Federal government backs away from major role in tackling lead hazards NATION

August 24, 1991|By New York Times News Service &&TC

WASHINGTON -- After announcing an ambitious plan last spring to reduce children's exposure to lead, the Bush administration has now decided that while the program is urgent, the federal government will not take a major role in it, either financially or by seeking new laws.

Earlier this year, the administration outlined a plan for widespread testing of homes for lead hazards. The plan called for certification of those who would test for lead and clean it up, and treatment for affected children. Lead can cause damage to the developing nervous system.

The plan did not say how much the federal government should do, but it suggested that several of the major requirements could be effectively handled by regulations to be issued by the administration.

At the time, Dr. William Roper, director of the U.S. Centers for Disease Control, said: "We believe that lead poisoning is the No. 1 environmental problem facing America's children. Therefore, it will take a major societal effort to eliminate it."

But at a hearing last month and in interviews with administration officials since then, officials said the administration "does not see that this is a necessary federal role" to require that homes be tested, to require homeowners to disclose results once they have them or to establish standards for those who test or clean up lead hazards.

Administration officials said their plan to attack lead hazards always contemplated giving the largest share of the job to states, local governments and private associations.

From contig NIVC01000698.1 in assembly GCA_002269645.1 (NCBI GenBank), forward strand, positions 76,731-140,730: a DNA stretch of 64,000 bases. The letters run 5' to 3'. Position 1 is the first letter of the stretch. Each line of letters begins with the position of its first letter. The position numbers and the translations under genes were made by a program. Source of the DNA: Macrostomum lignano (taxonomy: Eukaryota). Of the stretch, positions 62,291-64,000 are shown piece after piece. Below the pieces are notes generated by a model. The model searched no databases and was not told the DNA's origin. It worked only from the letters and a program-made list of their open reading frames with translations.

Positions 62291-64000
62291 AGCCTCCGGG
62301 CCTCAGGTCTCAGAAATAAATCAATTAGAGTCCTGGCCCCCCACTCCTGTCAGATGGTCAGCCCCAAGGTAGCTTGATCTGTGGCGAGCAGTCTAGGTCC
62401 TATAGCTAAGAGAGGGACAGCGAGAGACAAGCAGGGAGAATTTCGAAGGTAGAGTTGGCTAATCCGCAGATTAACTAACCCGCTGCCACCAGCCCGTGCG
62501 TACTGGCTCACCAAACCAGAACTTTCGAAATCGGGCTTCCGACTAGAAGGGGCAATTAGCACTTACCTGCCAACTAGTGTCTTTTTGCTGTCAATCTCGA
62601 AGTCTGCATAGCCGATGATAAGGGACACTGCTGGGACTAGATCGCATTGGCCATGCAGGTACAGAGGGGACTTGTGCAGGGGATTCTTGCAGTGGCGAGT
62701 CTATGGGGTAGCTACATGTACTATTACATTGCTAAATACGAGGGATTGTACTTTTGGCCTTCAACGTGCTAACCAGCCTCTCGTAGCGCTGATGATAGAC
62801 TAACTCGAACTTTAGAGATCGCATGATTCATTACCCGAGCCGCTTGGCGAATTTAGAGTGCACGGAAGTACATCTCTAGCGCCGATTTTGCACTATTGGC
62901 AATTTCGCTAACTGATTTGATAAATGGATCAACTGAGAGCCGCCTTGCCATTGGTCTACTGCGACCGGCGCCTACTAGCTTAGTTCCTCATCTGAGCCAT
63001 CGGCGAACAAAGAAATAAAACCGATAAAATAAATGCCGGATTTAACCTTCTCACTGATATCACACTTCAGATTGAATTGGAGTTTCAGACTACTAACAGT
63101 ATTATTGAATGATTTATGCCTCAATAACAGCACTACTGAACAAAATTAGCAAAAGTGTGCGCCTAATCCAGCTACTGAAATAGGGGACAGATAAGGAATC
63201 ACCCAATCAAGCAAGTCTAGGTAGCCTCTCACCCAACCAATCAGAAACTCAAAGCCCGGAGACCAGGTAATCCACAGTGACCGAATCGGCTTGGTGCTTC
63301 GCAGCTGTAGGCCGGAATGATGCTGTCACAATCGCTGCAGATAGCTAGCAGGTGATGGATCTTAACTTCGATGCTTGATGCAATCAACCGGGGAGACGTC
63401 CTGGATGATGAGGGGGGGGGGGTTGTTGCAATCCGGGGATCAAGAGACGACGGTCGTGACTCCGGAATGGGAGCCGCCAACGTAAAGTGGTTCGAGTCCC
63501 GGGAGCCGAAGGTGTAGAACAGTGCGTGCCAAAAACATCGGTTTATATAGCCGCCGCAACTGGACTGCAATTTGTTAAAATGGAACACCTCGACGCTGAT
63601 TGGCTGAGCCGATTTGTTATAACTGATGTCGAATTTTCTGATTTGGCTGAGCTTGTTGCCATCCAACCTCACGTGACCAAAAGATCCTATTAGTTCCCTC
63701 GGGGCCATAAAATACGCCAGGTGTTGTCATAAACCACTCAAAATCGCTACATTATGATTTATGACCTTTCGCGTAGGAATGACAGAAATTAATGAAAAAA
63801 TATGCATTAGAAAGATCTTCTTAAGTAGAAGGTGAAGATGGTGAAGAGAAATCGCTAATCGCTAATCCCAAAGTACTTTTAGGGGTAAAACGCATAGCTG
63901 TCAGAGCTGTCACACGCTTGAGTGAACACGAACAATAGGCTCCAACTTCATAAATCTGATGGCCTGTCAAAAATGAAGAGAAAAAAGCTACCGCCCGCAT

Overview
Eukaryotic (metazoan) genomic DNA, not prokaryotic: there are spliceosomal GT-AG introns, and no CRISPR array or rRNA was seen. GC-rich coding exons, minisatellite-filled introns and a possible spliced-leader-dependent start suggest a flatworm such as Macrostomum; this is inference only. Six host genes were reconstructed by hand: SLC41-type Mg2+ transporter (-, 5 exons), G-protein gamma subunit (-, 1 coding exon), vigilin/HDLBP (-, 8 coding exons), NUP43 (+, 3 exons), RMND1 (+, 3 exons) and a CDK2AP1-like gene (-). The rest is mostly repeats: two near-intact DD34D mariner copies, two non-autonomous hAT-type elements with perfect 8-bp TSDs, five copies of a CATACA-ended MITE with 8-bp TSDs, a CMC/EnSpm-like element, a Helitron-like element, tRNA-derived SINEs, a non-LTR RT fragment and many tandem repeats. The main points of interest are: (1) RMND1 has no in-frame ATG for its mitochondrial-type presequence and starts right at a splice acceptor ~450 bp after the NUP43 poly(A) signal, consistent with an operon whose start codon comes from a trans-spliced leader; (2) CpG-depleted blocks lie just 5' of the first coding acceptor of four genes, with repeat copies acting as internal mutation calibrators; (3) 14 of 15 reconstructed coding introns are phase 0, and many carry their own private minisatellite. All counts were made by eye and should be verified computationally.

Officials of the Centers for Disease Control, which largely drew up the administration's earlier plans, were prepared to take a broad role in the cleanup before last month's hearing. But a few days before the hearing, White House officials altered the written testimony of Dr. Vernon Houk, a top official of the disease-control agency.

The Office of Management and Budget made him add a statement that "the administration sees no reason for the federal government to legislate or regulate" the cleanup of lead poisoning now and that the administration would not support a House bill that was based on its previously announced plans.

Representative Henry A. Waxman, D-Calif., the author of the bill, angrily accused the administration of "backing away from this problem." Mr. Waxman, who is chairman of the House Subcommittee on Health and the Environment, said that he had drafted the bill based almost entirely on the language in the administration's plan, "and now the administration is not even backing the proposal they were trying to take credit for earlier in the year."

Objections to the bill have come from the National Association of Realtors, which fears that disclosure of lead hazards will force homeowners to clean up their homes, thus adding to the price of a home.

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